To a certain extent it suffers from the Hamlet problem--it's full of clichés! Or what are now clichés, but which Darwin was the first to pen. Natural selection, variation, the struggle for existence, survival of the fittest: it's all in here.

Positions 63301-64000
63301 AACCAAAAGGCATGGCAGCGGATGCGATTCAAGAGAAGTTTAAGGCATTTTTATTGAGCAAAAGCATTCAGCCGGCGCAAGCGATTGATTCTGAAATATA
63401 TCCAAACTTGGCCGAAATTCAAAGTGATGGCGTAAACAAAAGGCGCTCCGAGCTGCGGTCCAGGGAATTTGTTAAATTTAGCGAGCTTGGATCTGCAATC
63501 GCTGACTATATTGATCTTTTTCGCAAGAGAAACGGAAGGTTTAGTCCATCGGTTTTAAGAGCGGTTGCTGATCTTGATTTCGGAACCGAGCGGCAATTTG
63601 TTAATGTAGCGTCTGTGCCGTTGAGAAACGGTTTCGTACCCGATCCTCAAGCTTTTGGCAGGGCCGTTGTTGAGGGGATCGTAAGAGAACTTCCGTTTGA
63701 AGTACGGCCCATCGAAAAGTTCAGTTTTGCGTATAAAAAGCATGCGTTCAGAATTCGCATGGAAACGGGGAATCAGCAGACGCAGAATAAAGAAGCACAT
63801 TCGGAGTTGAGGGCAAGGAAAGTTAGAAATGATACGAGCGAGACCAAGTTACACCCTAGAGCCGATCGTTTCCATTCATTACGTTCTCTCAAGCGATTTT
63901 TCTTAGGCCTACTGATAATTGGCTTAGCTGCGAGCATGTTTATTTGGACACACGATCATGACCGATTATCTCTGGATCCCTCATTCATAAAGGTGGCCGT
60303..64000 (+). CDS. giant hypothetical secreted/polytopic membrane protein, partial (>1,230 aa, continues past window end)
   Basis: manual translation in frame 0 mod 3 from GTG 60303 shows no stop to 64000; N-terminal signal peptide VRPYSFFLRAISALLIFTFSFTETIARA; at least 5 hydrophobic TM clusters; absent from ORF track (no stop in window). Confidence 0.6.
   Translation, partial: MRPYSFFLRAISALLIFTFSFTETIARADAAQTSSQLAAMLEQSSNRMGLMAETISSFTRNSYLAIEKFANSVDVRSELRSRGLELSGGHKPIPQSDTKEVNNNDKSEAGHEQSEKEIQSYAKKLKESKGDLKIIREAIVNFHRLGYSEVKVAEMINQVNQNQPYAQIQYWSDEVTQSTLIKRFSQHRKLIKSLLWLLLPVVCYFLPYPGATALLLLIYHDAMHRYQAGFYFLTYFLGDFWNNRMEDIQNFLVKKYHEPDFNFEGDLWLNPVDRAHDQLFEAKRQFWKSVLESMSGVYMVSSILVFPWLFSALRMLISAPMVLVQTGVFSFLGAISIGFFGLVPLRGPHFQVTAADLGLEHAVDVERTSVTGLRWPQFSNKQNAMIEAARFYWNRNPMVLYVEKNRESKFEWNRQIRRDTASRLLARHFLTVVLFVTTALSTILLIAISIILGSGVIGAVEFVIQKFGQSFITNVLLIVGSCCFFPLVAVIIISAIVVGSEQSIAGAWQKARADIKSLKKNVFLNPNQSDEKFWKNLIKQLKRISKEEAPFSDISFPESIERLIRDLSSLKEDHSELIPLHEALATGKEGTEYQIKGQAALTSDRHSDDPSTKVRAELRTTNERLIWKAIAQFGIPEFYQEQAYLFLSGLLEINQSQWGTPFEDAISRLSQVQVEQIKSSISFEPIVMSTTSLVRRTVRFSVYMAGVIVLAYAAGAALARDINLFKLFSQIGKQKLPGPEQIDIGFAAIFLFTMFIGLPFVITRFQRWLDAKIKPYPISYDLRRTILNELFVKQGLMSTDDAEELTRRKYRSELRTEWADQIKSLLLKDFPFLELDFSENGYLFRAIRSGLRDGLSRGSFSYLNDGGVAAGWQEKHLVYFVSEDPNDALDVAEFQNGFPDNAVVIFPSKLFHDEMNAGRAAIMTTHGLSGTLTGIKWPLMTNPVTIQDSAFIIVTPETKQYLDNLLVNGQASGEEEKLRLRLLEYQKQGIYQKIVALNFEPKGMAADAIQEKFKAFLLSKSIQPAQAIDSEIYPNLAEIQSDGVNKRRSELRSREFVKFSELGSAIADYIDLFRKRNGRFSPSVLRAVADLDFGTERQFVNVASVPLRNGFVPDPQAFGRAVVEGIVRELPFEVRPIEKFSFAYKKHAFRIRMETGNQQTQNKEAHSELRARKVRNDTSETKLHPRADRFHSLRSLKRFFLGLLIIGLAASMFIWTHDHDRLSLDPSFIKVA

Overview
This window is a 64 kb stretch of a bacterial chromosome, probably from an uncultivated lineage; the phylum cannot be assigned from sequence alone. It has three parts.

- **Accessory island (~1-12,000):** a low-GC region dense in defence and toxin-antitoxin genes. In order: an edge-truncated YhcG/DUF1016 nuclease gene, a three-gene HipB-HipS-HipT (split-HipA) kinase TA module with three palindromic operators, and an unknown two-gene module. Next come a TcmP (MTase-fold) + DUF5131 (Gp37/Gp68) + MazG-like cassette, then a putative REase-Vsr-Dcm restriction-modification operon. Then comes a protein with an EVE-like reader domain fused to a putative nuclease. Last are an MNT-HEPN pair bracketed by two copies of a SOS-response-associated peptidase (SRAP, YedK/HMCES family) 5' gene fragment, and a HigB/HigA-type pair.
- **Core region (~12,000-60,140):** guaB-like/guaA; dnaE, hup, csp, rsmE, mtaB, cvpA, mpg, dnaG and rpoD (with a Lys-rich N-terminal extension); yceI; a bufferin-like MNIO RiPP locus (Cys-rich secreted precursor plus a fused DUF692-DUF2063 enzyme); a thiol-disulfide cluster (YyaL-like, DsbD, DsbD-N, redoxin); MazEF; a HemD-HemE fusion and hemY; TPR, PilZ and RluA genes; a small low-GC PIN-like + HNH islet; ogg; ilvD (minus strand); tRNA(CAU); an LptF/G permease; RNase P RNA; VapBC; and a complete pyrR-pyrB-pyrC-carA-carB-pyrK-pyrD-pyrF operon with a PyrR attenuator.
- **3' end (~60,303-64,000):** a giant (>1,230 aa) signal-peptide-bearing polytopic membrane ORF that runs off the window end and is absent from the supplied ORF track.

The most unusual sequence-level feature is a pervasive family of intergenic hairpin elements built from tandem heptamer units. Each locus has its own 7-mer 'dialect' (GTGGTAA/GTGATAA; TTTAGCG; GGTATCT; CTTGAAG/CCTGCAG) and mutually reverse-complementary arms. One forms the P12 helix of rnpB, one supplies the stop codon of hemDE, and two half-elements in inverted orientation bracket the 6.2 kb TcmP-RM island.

Darwin's friend and "bulldog" T.H. Huxley said upon reading the Origin, "How extremely stupid of me not to have thought of that." Alfred Russel Wallace had thought of the same theory of evolution Darwin did, but it was Darwin who gathered the mass of supporting evidence--on domestic animals and plants, on variability, on sexual selection, on dispersal--that swept most scientists before it. It's hardly necessary to mention that the book is still controversial: Darwin's remark in his conclusion that "Light will be thrown on the origin of man and his history" is surely the pinnacle of British understatement. --Mary Ellen Curtin